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I have tried different packages, functions, libraries etc in R and my results differ, whether it be p values or F values or DF etc. This is especially true for my within variable (hemi)..

between: group (Old adults, younger adults) unbalanced, ~150 young, 100 old within: brain hemisphere (left vs right) dv= volume (volume of left and right hippocampus brain region) covariate = eitv(whole brain volume)

here is an example:


sub group   etiv    hemi    volume
sub-169 OA  1740000 left_vol    120
sub-169 OA  1740000 right_vol   134
sub-198 YA  1730000 left_vol    183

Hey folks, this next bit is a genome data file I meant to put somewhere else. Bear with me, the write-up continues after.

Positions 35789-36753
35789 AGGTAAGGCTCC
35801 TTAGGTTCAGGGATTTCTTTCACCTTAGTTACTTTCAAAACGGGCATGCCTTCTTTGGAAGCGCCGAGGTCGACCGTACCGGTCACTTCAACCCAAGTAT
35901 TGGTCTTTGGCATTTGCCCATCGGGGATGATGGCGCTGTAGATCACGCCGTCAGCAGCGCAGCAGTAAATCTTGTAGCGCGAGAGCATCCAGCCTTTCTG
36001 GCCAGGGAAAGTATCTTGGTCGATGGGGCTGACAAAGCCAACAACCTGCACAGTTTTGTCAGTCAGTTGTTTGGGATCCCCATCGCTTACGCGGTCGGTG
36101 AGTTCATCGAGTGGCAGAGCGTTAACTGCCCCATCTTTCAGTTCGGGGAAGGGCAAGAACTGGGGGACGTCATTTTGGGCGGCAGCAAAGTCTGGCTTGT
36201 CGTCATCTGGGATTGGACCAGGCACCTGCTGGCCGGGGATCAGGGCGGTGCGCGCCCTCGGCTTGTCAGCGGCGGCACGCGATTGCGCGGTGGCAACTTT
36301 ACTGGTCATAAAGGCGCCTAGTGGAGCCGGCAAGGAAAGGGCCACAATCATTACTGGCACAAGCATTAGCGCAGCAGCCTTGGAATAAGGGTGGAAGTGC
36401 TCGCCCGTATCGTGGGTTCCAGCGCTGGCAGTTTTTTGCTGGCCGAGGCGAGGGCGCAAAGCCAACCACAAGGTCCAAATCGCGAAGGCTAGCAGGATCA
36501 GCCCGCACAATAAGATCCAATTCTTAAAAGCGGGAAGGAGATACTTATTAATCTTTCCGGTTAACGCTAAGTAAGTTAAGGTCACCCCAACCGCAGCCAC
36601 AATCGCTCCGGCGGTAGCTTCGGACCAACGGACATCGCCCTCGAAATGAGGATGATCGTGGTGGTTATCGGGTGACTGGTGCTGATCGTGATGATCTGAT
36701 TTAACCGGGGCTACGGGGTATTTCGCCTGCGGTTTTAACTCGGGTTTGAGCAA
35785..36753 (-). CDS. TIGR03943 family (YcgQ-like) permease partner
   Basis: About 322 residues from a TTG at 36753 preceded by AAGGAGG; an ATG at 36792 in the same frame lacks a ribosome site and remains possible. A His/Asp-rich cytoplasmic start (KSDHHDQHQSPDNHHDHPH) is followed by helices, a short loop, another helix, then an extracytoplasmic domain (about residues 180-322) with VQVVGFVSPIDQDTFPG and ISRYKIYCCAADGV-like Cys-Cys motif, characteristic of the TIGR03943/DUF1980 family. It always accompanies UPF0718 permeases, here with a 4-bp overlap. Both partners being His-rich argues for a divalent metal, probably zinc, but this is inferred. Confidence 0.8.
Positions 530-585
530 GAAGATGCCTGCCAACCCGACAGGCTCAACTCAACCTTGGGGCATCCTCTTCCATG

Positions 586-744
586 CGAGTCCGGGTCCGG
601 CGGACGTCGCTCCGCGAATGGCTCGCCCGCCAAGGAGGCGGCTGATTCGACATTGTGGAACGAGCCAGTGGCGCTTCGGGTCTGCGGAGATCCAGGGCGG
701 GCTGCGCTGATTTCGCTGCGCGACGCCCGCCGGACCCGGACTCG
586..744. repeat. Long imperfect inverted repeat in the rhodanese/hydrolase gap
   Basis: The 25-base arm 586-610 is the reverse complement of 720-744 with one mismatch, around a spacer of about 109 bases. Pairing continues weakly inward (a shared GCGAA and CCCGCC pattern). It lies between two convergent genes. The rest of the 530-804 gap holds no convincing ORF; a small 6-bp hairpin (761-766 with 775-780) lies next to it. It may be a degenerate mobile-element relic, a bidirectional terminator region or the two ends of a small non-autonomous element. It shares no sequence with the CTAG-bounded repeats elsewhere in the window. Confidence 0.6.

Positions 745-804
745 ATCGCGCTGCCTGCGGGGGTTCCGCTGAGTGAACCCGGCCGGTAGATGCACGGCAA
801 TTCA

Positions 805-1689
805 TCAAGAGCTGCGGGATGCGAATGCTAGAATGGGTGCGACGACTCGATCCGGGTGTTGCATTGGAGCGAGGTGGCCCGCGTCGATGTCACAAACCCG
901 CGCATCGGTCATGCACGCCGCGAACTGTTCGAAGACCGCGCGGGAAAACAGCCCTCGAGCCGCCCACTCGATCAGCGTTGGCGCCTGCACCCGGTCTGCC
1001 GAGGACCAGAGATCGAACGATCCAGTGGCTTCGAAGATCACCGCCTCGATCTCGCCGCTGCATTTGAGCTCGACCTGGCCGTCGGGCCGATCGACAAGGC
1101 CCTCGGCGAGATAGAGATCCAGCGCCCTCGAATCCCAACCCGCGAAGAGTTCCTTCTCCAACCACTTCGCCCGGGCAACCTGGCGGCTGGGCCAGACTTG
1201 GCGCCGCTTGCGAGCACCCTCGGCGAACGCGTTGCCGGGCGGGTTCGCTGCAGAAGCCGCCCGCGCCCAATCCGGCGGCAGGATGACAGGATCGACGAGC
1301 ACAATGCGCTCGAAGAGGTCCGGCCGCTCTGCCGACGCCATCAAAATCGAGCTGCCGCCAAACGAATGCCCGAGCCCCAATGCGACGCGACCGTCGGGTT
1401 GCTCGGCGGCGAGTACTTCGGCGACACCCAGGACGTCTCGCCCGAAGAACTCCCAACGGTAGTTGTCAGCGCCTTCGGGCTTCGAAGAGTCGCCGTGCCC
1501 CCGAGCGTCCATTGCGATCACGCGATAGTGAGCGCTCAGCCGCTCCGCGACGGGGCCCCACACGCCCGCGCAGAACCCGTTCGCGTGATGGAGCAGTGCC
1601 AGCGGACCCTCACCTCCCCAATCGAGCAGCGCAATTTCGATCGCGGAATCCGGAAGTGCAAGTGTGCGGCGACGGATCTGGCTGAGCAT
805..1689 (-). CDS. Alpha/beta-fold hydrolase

I dont understand why they differ. Below are the different functions/code I used. I would really appreciate some insight as to what might is most appropriate and why I might be getting different results.

A

cova.aov2 <- anova_test(
  data = anova_long, dv = volume, wid = sub, between = group, within = hemi, covariate = etiv, type=3, effect.size = "ges", detailed=TRUE)
ANOVA Table (type III tests)

       Effect DFn DFd        SSn       SSd         F        p p<.05      ges
1 (Intercept)   1 216 202437.268 1082993.4 40.376000 1.22e-09     * 1.39e-01
2        etiv   1 216   8281.849 1082993.4  1.652000 2.00e-01       7.00e-03
3       group   1 216 127405.844 1082993.4 25.411000 9.79e-07     * 9.20e-02
4        hemi   1 216   4035.160  167664.3  5.198000 2.40e-02     * 3.00e-03
5   etiv:hemi   1 216      0.172  167664.3  0.000222 9.88e-01       1.38e-07
6  group:hemi   1 216    737.333  167664.3  0.950000 3.31e-01       5.89e-04
B

my_aov = aov(data=anova_long, formula = volume~group*hemi+etiv+Error(sub/(hemi)))
summary(my_aov)
Error: sub
           Df  Sum Sq Mean Sq F value  Pr(>F)